book log: Agatha Christie — A Caribbean Mystery

53) Agatha Christie — A Caribbean Mystery

Miss Marple’s nephew has paid for her to have a holiday in the Caribbean as part of her convalescence after a bad bout of pneumonia. The setting is very different to St Mary Mead, but the behaviours on display amongst the ex-pats are only too familiar. As the novel opens, Miss Marple is listening to the hotel bore, or at least making a polite show of same. She starts to pay more attention when the Major tells a story about a friend having accidentally taken a photo of someone who was almost certainly a serial murderer, but doesn’t it take it seriously until the the Major starts to pull a copy of the photo out to show her — and then sees someone and hastily puts it away. When the Major dies in his sleep that night, Miss Marple thinks there may be more to it than high blood pressure. Of course, nudging the local doctor to check whether the major really did have a prescription for blood pressure tablets is only the start. There are several potential suspects to be investigated as only Miss Marple can.

There are some nice characterisations in this book, not least being Miss Marple herself. There was some fairly acid internal monologue from Marple in the previous book (The Mirror Crack’d) about the young not having invented sex, and it continues here. On the second page:

“Sex” as a word had not been mentioned in Miss Marple’s young days; but there had been plenty of it–not talked about so much–but enjoyed far more than nowadays, or so it seemed to her.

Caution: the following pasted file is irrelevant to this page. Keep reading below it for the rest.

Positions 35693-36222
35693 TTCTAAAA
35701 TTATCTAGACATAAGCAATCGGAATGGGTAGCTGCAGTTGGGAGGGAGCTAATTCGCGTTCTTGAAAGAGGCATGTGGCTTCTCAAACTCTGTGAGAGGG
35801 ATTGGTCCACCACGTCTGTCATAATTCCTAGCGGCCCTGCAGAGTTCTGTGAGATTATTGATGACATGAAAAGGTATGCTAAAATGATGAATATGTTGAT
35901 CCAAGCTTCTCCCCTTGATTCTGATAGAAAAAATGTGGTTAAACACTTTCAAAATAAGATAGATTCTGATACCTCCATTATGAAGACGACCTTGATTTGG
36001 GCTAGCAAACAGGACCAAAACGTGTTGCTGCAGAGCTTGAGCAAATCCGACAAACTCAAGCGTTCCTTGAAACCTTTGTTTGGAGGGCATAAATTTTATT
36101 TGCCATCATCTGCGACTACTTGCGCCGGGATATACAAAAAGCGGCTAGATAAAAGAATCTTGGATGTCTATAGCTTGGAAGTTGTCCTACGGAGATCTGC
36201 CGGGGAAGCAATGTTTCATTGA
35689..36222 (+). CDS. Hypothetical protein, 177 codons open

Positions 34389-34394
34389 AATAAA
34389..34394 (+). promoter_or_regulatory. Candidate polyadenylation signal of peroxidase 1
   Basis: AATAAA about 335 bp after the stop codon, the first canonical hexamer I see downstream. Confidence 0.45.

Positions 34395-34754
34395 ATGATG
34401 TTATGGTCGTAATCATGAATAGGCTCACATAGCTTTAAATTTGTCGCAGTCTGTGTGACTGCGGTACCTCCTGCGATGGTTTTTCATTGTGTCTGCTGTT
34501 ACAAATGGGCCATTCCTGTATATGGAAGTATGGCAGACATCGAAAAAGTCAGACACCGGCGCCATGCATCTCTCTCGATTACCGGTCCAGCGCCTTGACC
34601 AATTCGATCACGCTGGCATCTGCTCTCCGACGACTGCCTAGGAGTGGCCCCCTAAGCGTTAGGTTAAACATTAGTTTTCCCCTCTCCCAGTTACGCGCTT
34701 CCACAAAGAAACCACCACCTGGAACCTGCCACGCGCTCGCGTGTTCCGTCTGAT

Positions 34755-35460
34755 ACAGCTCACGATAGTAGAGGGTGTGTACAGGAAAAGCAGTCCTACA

And there’s more in that vein. This is not an unworldly spinster, whatever the world may think.

I spotted the murderer straight off, which diminished none of the pleasure of reading the book; not least because I realised who, but not why, which is neatly concealed in a shoal of red herrings. Not my favourite Marple, but still an entertaining way to pass a few hours.

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book log: John Carnell, editor — New Writings in SF 20

52) New Writings in SF 20

One of the 1972 editions of the long-running science fiction anthology series. I was always very fond of this series, but I found it hard to connect with some of the stories in #20. In fact, half way through I was thinking that there was no point in keeping it once I’d read it, as even the ones I liked didn’t make me feel inclined to re-read them.

Conversational Mode by Grahame Leman — decidedly grim short which consists of a transcript of a conversation between an involuntarily committed patient in a mental hospital and a psychiatric program running on a computer. The story is really about the potential abuse of psychiatry rather than the mechanics of such a program, but even so I was rather distracted by early 70s mainframe computer output conventions in software that is clearly at least as sophisticated as any of the AIs running in Turing Test competitions in 2010. Not one I feel inclined to re-read.

Which Way Do I Go For Jericho? by Colin Kapp — It’s the middle of a war, and a scientist volunteers for a military intelligence operation in which he will be left behind as an apparent civilian refugee after a military pullout. The aim is to give him a chance to look at a new sonic laser weapon being used by the enemy. The catch is that he will have to be a very convincing refugee, to the point of making him so starved and ill before the pullout that he will barely be able to function. It’s the sort of science/engineering problem in harsh conditions story that Kapp was so good at. I liked it but am not inclined to re-read it.

Microcosm by Robert P Holdstock — an astronaut visits an alien planet and gets caught in two time streams. I didn’t entirely understand it and didn’t like it. A complete waste of time as far as I was concerned.